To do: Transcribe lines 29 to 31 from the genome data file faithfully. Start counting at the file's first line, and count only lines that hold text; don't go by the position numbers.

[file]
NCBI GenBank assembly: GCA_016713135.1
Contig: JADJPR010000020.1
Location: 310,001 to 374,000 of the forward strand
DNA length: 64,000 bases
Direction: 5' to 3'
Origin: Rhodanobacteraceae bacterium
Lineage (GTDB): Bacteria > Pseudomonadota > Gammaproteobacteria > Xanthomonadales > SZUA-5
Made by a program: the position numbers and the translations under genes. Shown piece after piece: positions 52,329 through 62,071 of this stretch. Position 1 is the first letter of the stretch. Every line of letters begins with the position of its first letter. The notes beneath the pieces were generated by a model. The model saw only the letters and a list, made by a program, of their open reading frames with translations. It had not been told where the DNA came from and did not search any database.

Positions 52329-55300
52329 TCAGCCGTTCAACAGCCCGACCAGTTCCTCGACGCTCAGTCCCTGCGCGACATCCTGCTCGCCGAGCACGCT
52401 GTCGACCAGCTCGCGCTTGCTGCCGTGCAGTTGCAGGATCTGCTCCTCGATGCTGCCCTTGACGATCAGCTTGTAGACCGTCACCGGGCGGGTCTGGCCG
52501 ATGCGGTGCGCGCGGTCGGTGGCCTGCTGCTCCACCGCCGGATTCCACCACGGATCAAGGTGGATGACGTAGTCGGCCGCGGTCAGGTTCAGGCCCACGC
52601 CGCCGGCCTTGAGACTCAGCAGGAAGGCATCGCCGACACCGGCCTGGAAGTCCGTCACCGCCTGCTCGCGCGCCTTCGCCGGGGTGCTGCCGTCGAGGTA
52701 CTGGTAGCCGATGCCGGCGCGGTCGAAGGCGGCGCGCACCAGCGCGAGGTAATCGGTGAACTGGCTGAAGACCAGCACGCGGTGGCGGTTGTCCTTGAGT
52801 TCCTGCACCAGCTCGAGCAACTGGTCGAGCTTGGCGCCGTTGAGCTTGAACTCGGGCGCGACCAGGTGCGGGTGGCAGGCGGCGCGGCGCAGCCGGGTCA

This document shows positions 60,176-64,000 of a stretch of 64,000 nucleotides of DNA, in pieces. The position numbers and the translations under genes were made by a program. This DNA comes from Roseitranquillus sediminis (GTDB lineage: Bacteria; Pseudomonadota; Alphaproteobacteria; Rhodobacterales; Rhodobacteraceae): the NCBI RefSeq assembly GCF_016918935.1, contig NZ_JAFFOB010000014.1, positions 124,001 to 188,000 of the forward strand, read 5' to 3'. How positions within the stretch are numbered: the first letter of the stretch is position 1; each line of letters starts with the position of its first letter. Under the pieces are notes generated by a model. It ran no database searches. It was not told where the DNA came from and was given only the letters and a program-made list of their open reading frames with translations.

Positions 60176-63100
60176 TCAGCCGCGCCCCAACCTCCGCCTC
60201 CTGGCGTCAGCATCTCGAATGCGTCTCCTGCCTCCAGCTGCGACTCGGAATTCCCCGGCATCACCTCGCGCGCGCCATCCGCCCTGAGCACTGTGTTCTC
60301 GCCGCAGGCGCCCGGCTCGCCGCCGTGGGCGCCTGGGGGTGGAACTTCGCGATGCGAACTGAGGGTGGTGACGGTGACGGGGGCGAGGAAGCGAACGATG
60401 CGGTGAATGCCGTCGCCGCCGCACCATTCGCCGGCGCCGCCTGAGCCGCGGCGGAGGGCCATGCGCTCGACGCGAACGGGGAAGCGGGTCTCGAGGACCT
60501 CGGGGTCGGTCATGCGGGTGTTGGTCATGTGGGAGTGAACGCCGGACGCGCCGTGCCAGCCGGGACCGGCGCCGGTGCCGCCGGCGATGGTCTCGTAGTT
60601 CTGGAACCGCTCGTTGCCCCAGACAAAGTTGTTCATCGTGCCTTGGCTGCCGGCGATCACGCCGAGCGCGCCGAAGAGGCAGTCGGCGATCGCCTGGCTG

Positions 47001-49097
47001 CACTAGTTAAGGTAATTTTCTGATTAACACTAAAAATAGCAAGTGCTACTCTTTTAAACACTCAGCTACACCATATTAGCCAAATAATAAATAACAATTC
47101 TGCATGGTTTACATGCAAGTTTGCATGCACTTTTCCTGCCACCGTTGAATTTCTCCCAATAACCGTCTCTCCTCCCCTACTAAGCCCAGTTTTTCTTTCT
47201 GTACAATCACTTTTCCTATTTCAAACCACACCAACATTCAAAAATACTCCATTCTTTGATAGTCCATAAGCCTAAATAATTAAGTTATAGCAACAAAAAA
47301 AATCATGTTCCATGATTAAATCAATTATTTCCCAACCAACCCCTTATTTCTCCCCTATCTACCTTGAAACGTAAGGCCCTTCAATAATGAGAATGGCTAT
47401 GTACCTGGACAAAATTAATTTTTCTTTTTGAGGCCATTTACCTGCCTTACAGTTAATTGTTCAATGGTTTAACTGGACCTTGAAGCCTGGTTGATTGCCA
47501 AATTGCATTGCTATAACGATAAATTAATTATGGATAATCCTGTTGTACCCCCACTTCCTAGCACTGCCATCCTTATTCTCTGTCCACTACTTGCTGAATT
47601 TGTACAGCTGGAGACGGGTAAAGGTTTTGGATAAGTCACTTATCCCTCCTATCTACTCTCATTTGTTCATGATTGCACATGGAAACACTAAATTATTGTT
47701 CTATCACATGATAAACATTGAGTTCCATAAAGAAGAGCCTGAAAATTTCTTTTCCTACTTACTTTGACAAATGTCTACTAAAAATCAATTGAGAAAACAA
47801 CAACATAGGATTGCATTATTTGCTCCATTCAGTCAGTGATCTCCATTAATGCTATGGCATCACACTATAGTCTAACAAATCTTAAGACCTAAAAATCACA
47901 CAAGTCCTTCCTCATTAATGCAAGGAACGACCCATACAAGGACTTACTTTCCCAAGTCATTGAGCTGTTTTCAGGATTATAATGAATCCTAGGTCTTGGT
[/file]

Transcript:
47401 GTACCTGGACAAAATTAATTTTTCTTTTTGAGGCCATTTACCTGCCTTACAGTTAATTGTTCAATGGTTTAACTGGACCTTGAAGCCTGGTTGATTGCCA
47501 AATTGCATTGCTATAACGATAAATTAATTATGGATAATCCTGTTGTACCCCCACTTCCTAGCACTGCCATCCTTATTCTCTGTCCACTACTTGCTGAATT
47601 TGTACAGCTGGAGACGGGTAAAGGTTTTGGATAAGTCACTTATCCCTCCTATCTACTCTCATTTGTTCATGATTGCACATGGAAACACTAAATTATTGTT